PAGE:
Thursday, November 5, 2009

no great mischief makes even me weep for cape breton

let me be frank: when i heard neptune was running a play about a guy from rural cape breton who leaves town to follow his big city dreams, then returns home to confront the ghosts that haunt him, i shuddered, then groaned, then laid down for a bit. i have seen far too many plays about that remote isle and its eternally sighing. albeit, never one where the big city dream was dentistry. i resent the way cb hogs nova scotia's identity - despite having lived in scotland for seven years, i don't wear kilts, play the bagpipes, nor am i a mc or a mac.

and then, the play started. alistair macleod's no great mischief - the stage version of the award-winning 1999 novel. it is lovely! that's scott munn's photo of david mcilwrait as alexander macdonald (he who leaves) and duncan fraser in the back as calum macdonald (he who stayed). as a bonus, jim lahey from the trailer park boys is in it; well, john dunsworth, anyway.

you can read my CC review here, or below. i started with a molson-inspired rant, which wasn't as funny on paper as it was in my head.

No Great Mischief
I hate Cape Breton. Well, not the place itself, but the cultural imperialism a cabal of Capers has thrust on the rest of us Nova Scotians. I’m not a fisherman or a fiddler, I don’t live in a windswept mining town and I’m not called Hamish, Calum or Alexander.
I live in a city, party in living rooms, not kitchens, and I don’t know your father’s mother’s cousin. I didn’t outgrow my village’s simple ways and leave to find big city success, only to return and learn that it had much to teach me.
I listen to Joel Plaskett, not Rita McNeil, and know that Ashley’s a girl’s name, not a boy’s. I wear pants, not a kilt. My name is Jon, and I am Nova Scotian!
Okay, now that I’ve got that out of my system: Neptune Theatre’s new Fountain Hall play is Alistair Macleod’s No Great Mischief.
It’s the story of a man who left his little rural Cape Breton home to make it in the big city, only to find he couldn’t leave the ghosts of his past. Neptune’s write-up says it chronicles “the MacDonald Clan’s voyage from the Scottish to the Cape Breton Highlands.”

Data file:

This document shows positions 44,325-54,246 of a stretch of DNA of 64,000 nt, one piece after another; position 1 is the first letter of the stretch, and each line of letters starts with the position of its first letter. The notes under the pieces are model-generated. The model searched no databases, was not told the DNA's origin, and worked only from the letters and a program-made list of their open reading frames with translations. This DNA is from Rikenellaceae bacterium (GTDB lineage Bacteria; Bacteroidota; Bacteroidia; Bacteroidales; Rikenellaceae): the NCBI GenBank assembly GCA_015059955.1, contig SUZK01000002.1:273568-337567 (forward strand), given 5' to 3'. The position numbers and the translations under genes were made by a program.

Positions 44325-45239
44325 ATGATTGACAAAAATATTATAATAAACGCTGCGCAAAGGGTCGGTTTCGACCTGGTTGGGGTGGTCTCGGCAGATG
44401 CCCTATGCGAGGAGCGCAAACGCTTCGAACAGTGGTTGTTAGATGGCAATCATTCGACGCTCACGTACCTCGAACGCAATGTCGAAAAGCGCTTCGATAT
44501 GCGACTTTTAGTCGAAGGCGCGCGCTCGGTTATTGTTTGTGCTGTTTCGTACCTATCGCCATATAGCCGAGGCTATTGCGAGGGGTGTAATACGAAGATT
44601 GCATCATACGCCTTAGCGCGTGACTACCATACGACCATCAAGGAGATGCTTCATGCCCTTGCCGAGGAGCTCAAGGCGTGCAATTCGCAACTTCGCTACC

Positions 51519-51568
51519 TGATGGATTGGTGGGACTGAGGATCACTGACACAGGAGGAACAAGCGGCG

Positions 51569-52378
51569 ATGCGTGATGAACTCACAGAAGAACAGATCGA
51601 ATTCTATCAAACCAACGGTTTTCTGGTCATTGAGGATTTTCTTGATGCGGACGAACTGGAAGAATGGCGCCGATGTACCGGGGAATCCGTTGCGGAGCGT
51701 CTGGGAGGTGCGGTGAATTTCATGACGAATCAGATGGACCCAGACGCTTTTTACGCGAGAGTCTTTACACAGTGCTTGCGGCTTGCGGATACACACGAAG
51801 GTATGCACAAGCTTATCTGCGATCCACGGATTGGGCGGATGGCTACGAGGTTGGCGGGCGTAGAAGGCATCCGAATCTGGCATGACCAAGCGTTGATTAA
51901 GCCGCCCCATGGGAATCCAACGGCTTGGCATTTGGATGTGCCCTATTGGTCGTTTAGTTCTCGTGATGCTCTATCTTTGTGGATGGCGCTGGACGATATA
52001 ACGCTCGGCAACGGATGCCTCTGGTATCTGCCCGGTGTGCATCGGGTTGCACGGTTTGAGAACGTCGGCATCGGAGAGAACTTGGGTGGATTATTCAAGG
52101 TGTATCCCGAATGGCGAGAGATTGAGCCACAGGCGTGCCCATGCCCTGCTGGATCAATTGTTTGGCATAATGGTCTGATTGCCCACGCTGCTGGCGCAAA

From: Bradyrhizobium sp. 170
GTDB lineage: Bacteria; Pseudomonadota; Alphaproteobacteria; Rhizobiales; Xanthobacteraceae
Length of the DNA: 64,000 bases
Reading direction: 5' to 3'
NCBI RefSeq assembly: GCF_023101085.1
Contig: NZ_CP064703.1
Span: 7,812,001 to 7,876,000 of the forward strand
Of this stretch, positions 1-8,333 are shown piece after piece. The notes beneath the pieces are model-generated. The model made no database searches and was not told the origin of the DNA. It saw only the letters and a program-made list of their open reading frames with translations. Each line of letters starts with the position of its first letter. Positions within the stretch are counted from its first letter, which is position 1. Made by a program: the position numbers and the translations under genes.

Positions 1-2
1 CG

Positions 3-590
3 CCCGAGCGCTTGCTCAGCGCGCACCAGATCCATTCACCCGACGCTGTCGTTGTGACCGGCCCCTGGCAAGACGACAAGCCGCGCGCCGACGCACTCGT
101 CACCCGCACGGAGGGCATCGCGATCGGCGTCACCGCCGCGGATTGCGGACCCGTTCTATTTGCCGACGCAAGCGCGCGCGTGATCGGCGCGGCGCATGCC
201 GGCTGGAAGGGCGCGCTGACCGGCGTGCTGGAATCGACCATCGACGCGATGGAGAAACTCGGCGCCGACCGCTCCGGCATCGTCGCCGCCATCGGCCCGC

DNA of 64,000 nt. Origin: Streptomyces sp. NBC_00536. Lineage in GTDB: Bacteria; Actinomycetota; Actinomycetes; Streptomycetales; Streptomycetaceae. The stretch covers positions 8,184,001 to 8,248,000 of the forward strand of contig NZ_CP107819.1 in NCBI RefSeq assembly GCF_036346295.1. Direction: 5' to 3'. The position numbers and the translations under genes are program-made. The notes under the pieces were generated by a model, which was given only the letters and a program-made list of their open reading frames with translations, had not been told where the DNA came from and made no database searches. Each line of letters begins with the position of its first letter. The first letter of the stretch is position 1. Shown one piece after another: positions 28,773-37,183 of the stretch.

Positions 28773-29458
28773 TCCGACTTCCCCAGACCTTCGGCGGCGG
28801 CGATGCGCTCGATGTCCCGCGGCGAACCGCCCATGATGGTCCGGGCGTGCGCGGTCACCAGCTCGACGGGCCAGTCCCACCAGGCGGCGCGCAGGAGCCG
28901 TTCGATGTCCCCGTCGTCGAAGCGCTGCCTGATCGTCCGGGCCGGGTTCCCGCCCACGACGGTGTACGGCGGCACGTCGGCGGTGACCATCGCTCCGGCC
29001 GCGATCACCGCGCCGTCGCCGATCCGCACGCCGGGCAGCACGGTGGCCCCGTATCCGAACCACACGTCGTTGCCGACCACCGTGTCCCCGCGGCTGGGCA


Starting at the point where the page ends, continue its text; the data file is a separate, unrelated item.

Oh brother.
And then, the play starts. David McIlwrait is Alexander MacDonald, the bright spark son who escaped dreary Cape Breton for a big city job in dentistry. Duncan Fraser is Calum MacDonald, the broken, older brother left behind. The story, based on MacLeod’s 1999 novel, begins today, with the two men meeting to compare notes on life from middle-age.
Calum is lost in booze and regret, wrecked by the past and only staying on his feet long enough to go down swinging.
Alexander, meanwhile, shrugs off the past like a butterfly doffing his caterpillar skin and flies away. He’s got a family, a happy career and a pleasurable life.
As the brothers talk, the play flashes back through the stories that shaped their destinies, slipping across the ice to the disasters that broke Calum and convinced Alexander to leave.
The sizable cast switches between a host of grandparents, cousins, rivals and, in one memorable case, a desperate dog trying to swim across the Atlantic (well done, Shannon Lynch). Billy MacLellan, in particular, handles several key roles without confusing the audience.
At one point, Calum is warned to save for a rainy day.
“This is the rainy day,” he answers with the poetry that spices this rainy play.
Macleod’s masterful words, as channeled by playwright David Young, give you a sense of the real people and lives that formed the endless myths of the island. While set in Cape Breton, it could be Ireland, Scotland, Afghanistan, or any other heart-breaking land people have to leave, but can’t escape.
Jon Tattrie is a freelance journalist and writer. You can read his blog at
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